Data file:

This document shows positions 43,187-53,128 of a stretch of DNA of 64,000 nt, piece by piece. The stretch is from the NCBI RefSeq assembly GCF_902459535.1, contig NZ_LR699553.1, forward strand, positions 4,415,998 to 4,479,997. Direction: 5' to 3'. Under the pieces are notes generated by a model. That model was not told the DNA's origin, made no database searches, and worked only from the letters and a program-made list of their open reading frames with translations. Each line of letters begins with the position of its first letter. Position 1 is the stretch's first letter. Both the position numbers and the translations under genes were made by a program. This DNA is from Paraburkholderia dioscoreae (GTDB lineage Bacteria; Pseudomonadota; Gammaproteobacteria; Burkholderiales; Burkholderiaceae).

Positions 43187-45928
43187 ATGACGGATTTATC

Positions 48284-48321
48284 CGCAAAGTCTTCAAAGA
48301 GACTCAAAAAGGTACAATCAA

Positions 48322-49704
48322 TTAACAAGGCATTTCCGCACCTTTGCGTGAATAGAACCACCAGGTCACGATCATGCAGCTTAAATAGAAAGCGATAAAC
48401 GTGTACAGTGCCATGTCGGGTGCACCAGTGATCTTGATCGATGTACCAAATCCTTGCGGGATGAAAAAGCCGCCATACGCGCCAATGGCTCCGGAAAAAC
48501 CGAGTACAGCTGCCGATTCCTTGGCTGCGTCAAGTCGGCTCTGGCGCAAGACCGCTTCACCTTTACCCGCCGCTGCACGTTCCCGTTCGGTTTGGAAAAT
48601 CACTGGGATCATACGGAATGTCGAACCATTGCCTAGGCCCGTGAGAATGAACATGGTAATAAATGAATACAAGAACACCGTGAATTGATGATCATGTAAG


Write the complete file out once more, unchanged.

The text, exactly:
This document shows positions 43,187-53,128 of a stretch of DNA of 64,000 nt, piece by piece. The stretch is from the NCBI RefSeq assembly GCF_902459535.1, contig NZ_LR699553.1, forward strand, positions 4,415,998 to 4,479,997. Direction: 5' to 3'. Under the pieces are notes generated by a model. That model was not told the DNA's origin, made no database searches, and worked only from the letters and a program-made list of their open reading frames with translations. Each line of letters begins with the position of its first letter. Position 1 is the stretch's first letter. Both the position numbers and the translations under genes were made by a program. This DNA is from Paraburkholderia dioscoreae (GTDB lineage Bacteria; Pseudomonadota; Gammaproteobacteria; Burkholderiales; Burkholderiaceae).

Positions 43187-45928
43187 ATGACGGATTTATC

Positions 48284-48321
48284 CGCAAAGTCTTCAAAGA
48301 GACTCAAAAAGGTACAATCAA

Positions 48322-49704
48322 TTAACAAGGCATTTCCGCACCTTTGCGTGAATAGAACCACCAGGTCACGATCATGCAGCTTAAATAGAAAGCGATAAAC
48401 GTGTACAGTGCCATGTCGGGTGCACCAGTGATCTTGATCGATGTACCAAATCCTTGCGGGATGAAAAAGCCGCCATACGCGCCAATGGCTCCGGAAAAAC
48501 CGAGTACAGCTGCCGATTCCTTGGCTGCGTCAAGTCGGCTCTGGCGCAAGACCGCTTCACCTTTACCCGCCGCTGCACGTTCCCGTTCGGTTTGGAAAAT
48601 CACTGGGATCATACGGAATGTCGAACCATTGCCTAGGCCCGTGAGAATGAACATGGTAATAAATGAATACAAGAACACCGTGAATTGATGATCATGTAAG